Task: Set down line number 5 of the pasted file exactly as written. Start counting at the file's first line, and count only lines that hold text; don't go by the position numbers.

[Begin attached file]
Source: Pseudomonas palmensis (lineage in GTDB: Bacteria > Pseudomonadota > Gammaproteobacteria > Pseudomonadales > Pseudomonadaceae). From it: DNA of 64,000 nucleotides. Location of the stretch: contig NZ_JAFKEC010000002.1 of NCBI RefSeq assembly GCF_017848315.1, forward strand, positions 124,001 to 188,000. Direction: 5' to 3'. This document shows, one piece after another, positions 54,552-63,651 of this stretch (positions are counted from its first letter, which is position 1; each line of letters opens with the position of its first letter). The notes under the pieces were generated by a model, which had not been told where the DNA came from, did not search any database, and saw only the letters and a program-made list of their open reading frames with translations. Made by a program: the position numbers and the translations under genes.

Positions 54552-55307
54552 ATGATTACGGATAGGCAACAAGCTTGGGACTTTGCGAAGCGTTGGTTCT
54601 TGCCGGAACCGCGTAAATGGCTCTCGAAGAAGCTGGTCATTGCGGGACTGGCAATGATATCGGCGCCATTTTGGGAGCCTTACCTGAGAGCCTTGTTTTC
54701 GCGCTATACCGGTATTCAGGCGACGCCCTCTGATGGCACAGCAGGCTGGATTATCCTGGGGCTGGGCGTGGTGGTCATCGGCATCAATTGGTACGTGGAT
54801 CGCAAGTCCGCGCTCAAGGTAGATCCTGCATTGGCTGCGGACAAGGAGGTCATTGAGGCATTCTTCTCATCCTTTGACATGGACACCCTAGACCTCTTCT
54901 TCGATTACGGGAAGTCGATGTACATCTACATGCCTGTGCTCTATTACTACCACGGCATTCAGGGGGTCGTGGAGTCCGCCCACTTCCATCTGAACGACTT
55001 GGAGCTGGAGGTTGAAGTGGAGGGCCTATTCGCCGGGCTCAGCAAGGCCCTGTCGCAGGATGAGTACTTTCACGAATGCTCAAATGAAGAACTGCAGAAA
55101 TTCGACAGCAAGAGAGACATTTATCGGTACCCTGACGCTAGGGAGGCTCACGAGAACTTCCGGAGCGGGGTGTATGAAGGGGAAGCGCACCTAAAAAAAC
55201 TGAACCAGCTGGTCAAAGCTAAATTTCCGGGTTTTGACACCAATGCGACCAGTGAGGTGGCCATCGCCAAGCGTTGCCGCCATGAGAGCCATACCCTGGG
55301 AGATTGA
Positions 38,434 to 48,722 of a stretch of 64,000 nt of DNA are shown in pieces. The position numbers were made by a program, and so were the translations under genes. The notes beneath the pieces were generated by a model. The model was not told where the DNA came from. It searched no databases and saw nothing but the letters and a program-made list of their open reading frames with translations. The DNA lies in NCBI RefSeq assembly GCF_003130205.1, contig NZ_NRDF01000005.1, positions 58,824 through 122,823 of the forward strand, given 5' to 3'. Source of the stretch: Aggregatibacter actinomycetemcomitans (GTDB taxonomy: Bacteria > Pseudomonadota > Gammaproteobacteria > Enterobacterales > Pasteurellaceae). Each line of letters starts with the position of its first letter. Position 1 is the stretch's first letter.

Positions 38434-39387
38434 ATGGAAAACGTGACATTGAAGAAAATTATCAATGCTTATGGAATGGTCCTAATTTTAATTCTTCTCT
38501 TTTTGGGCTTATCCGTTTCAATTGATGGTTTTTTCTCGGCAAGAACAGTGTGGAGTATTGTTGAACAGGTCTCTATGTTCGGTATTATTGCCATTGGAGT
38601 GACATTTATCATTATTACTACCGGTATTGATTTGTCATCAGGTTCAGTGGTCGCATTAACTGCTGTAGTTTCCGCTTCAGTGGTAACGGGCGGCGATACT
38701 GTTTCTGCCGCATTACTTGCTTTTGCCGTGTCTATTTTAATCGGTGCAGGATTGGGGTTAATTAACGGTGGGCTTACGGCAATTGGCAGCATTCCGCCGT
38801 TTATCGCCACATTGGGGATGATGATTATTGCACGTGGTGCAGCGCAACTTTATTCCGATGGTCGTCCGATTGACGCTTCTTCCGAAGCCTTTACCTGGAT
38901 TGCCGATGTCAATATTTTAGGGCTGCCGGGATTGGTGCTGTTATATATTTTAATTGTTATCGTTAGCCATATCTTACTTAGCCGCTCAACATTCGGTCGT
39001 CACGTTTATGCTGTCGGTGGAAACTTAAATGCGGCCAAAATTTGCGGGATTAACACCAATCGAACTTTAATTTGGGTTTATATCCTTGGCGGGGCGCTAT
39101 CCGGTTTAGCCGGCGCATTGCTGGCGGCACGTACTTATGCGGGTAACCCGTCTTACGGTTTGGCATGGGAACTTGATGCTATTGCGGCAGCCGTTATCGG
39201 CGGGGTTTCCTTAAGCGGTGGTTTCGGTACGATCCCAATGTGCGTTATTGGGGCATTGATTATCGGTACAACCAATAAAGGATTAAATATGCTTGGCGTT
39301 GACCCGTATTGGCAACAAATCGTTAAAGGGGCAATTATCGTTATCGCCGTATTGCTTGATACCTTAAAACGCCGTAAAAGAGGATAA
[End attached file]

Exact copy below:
54701 GCGCTATACCGGTATTCAGGCGACGCCCTCTGATGGCACAGCAGGCTGGATTATCCTGGGGCTGGGCGTGGTGGTCATCGGCATCAATTGGTACGTGGAT